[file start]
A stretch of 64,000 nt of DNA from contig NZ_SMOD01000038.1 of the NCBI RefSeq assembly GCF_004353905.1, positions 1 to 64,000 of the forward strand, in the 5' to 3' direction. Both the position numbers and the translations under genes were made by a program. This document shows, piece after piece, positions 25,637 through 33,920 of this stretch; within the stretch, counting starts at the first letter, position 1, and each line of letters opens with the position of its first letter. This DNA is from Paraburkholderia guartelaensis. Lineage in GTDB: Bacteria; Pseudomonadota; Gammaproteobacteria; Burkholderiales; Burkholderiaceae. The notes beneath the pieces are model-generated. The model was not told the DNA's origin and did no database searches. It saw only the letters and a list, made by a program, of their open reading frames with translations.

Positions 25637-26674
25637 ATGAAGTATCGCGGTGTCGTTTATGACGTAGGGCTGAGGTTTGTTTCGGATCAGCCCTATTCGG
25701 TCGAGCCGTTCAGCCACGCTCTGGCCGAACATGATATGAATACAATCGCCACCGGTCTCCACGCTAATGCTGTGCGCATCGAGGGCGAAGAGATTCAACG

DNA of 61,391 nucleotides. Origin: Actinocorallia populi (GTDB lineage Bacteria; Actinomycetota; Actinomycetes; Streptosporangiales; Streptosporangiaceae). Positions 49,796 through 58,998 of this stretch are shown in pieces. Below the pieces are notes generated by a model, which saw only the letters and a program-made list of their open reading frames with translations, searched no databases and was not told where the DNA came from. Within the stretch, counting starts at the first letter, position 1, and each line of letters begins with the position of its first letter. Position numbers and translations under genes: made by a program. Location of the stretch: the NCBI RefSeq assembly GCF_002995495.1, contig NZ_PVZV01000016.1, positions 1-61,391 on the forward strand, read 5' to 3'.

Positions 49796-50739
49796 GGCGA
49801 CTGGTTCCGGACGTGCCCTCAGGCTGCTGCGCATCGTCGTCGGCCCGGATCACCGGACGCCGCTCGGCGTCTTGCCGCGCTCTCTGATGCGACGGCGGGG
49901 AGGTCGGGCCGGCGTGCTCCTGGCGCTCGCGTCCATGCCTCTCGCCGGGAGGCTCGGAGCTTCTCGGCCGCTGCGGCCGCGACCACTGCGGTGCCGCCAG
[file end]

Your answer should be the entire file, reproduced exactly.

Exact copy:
A stretch of 64,000 nt of DNA from contig NZ_SMOD01000038.1 of the NCBI RefSeq assembly GCF_004353905.1, positions 1 to 64,000 of the forward strand, in the 5' to 3' direction. Both the position numbers and the translations under genes were made by a program. This document shows, piece after piece, positions 25,637 through 33,920 of this stretch; within the stretch, counting starts at the first letter, position 1, and each line of letters opens with the position of its first letter. This DNA is from Paraburkholderia guartelaensis. Lineage in GTDB: Bacteria; Pseudomonadota; Gammaproteobacteria; Burkholderiales; Burkholderiaceae. The notes beneath the pieces are model-generated. The model was not told the DNA's origin and did no database searches. It saw only the letters and a list, made by a program, of their open reading frames with translations.

Positions 25637-26674
25637 ATGAAGTATCGCGGTGTCGTTTATGACGTAGGGCTGAGGTTTGTTTCGGATCAGCCCTATTCGG
25701 TCGAGCCGTTCAGCCACGCTCTGGCCGAACATGATATGAATACAATCGCCACCGGTCTCCACGCTAATGCTGTGCGCATCGAGGGCGAAGAGATTCAACG

DNA of 61,391 nucleotides. Origin: Actinocorallia populi (GTDB lineage Bacteria; Actinomycetota; Actinomycetes; Streptosporangiales; Streptosporangiaceae). Positions 49,796 through 58,998 of this stretch are shown in pieces. Below the pieces are notes generated by a model, which saw only the letters and a program-made list of their open reading frames with translations, searched no databases and was not told where the DNA came from. Within the stretch, counting starts at the first letter, position 1, and each line of letters begins with the position of its first letter. Position numbers and translations under genes: made by a program. Location of the stretch: the NCBI RefSeq assembly GCF_002995495.1, contig NZ_PVZV01000016.1, positions 1-61,391 on the forward strand, read 5' to 3'.

Positions 49796-50739
49796 GGCGA
49801 CTGGTTCCGGACGTGCCCTCAGGCTGCTGCGCATCGTCGTCGGCCCGGATCACCGGACGCCGCTCGGCGTCTTGCCGCGCTCTCTGATGCGACGGCGGGG
49901 AGGTCGGGCCGGCGTGCTCCTGGCGCTCGCGTCCATGCCTCTCGCCGGGAGGCTCGGAGCTTCTCGGCCGCTGCGGCCGCGACCACTGCGGTGCCGCCAG